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Wonder Women review: Anjali Menon’s pretentious take on parenthood is underwhelming

Wonder Women movie review: It seems as if Anjali Menon has reached a plateau in her ability to psychoanalyse the problems of modern city dwellers. She repeats the obvious facts about human suffering and deliverance, with little to no perception.

Rating: 2 out of 5
Wonder WomenWonder Women is directed by Anjali Menon.

Filmmaker Anjali Menon’s latest film Wonder Women tells the story of a group of expectant mothers, who meet each other at an upscale home to practice breathing exercises and yoga, and get their daily fill of gossip. This very personalized experience is led by Nandita (Nadiya Moidu), who offers moral and emotional support to expectant mothers. And for some reason, Anjali thinks it is perfectly fine not to explain to us what Nandita’s gig is all about. She probably believes, we all know a place where wealthy pregnant women go to feel loved and protected?

Does Nandita offer her counselling services for free? Does she charge a fee? What are her credentials? If she does it as a public service, why does she seem to cater to the emotional needs of just a certain social class? Anjali must have assumed that all people need to use such services when they are pregnant. A bit elitist, is it not?

The narrative focuses on the relationships that these women – Nora (Nithya Menen), Mini (Parvathy Thiruvothu) Veni (Padmapriya Janakiraman), Saya (Sayanora Philip), Gracy (Archana Padmini), and Jaya (Amruta Subhash) – forge at Nandita’s wellness centre. Sumana becomes a place for these women to find the strength to deal with their personal and emotional struggles. We only get hints about the problems each of them faces in their personal lives, and the film wants us to fill in all the details.

The ensemble of main characters is so familiar and they all behave in predictable ways. The emotions the film tries to evoke seem so forced; and some of the sequences are unrealistic. In a pivotal scene, Nandita organises a session for all the prospective parents she mentors. She has them sit in a circle and asks the husbands to open up to their wives. And they surprisingly follow her instruction by pouring out their souls. For some reason, the husbands who had trouble connecting with their pregnant wives in the privacy and security of their homes, shed their inhibitions at Nandita’s command and reveal some very intimate details about their thought processes. Anjali should have found a better way to get the husbands to open up about their fears of fatherhood, the risk of losing their wives and accepting the quantum transformation that comes with the arrival of a child in their lives. Anjali takes the shortcut to cover a range of emotional turbulence, both subtle and overt, that one faces from the moment one learns of pregnancy.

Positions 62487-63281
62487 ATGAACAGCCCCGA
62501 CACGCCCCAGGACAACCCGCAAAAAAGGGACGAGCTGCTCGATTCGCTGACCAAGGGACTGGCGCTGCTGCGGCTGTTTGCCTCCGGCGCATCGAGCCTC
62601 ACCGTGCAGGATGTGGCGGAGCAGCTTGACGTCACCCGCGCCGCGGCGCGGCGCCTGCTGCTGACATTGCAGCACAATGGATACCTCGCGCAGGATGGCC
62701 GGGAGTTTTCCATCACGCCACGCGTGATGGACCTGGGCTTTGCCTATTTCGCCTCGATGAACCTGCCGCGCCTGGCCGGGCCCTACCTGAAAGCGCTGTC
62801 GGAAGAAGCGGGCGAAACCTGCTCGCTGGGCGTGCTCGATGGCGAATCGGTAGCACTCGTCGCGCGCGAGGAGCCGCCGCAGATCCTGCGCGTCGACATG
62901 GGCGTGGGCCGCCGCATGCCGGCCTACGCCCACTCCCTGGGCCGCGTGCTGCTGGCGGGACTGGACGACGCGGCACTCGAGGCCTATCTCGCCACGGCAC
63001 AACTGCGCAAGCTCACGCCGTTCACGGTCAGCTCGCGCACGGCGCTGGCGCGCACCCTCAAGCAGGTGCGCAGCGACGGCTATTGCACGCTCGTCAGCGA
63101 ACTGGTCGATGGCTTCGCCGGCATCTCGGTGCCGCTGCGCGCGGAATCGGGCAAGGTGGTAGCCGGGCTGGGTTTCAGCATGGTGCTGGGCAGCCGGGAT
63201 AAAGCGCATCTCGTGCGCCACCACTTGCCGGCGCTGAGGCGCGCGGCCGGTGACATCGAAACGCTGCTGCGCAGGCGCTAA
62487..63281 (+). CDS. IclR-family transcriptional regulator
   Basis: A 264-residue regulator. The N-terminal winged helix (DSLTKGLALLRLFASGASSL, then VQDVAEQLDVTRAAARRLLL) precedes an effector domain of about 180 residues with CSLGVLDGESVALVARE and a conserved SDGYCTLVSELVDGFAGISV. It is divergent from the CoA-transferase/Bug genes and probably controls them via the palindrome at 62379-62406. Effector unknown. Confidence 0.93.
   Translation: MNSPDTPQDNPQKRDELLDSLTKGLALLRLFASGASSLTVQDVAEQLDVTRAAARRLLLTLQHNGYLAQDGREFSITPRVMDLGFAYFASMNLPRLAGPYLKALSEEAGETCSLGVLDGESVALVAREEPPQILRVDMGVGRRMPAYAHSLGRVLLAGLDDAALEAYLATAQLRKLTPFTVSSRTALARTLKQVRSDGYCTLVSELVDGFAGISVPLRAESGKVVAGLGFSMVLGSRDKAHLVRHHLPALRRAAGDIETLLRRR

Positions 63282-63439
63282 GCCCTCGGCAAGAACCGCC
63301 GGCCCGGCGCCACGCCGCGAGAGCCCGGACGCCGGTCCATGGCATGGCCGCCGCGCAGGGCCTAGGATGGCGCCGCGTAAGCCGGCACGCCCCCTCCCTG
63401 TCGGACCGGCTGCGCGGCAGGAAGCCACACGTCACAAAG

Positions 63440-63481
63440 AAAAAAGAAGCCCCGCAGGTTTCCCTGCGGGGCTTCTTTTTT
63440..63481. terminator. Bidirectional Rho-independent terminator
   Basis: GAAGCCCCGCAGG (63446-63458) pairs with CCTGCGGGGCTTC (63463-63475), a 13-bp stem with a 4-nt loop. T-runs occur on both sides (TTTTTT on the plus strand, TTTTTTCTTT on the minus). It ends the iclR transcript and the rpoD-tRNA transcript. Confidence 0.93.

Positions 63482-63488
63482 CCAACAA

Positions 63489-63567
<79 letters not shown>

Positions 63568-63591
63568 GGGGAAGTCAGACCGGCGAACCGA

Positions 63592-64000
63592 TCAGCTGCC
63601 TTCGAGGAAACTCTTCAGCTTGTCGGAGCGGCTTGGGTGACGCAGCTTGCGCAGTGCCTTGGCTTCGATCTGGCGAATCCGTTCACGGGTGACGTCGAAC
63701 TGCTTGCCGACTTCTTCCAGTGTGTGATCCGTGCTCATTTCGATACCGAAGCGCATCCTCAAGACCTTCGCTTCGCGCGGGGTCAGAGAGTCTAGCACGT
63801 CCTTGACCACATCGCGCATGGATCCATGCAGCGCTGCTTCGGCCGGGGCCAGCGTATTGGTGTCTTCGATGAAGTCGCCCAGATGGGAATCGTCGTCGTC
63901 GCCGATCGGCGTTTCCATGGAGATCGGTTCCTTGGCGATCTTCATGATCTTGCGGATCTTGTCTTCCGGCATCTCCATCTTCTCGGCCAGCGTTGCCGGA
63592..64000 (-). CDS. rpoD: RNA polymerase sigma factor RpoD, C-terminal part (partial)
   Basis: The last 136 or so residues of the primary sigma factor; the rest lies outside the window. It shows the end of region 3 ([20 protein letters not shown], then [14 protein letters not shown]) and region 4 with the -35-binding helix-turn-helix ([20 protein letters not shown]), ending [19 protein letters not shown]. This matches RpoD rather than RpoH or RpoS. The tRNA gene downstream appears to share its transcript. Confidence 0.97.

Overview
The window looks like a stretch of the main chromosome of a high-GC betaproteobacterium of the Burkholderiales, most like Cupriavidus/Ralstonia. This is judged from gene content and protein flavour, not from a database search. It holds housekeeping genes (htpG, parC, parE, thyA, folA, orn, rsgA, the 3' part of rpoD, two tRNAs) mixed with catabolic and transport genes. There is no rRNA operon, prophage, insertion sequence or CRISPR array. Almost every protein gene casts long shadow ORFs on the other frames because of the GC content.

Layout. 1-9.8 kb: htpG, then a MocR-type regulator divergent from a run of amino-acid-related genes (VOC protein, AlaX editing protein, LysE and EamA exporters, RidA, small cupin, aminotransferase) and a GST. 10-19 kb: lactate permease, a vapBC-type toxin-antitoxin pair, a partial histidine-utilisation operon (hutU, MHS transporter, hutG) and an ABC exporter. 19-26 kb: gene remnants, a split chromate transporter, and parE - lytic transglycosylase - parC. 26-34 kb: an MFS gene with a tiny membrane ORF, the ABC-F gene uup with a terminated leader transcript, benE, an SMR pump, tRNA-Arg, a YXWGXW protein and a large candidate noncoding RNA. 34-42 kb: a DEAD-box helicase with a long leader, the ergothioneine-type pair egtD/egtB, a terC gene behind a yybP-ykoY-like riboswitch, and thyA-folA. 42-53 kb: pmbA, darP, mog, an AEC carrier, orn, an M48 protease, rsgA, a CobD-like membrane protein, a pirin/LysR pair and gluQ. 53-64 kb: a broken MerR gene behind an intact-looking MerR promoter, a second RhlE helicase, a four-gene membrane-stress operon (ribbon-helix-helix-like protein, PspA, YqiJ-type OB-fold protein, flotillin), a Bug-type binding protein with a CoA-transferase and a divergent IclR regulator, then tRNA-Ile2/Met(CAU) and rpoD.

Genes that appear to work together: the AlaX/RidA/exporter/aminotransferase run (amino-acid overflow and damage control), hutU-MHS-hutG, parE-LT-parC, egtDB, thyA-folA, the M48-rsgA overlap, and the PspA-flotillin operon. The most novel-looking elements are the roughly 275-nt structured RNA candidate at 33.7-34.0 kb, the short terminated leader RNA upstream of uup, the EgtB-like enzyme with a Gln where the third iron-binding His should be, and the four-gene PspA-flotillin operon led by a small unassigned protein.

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The whole set-up of Wonder Women feels a little off and definitely half-baked. The narrative feels as if it was improvised scene by scene on the set with no solid script or vision behind it. Most of the conversation happens in English as all the characters are from different backgrounds. Even though the film has a cosmopolitan character, it takes a bit of adjusting to the film’s language style. At times, the language feels pretentious rather than emotional. Even if you look past these problems, it is still very hard to identify with the characters and what they are going through.

It seems as if Anjali has reached a plateau in her ability to psychoanalyse the problems of modern city dwellers. She repeats the obvious facts about human suffering and deliverance, with little sense of balance. Is it because the film only shows the women and not their problems, thus ruining any potential for drama? The only time this film raises the pulse rate is when these pregnant women cross busy streets.

Nadiya Moidu goes into her role as a middle-aged wellness provider like a fish in water. She seems too comfortable in this role. Perhaps, this awareness of the audience also affects the chances of connecting with the film. Nithya gets more to do than Parvathy, who spends the entire film with a poker face, and the burden of inexplicable sadness. Parvathy adds nothing to the experience or adds little meaning to the narrative. Padmapriya is charming as a good-natured and very considerate companion.

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Anjali must have had only one goal in mind when she wrote and directed Wonder Women – to make this film sweeter than her other films. If you know her filmography, Bangalore Days and Koode, you know that feel-good is the default mode of her films. Her films are designed to trigger happy chemicals in our brains. Her goal is to deliver films that are like a warm hug, that release oxytocin, and make us feel calm, safe and loved. Her films tell us that despite all the terrible things happening around us, we can still find a place in the sun if we connect with those around us on a spiritual level. But Wonder Women, alas, is just not that film.

Wonder Women is streaming on SonyLiv. 

First published on: 18-11-2022 at 14:11 IST
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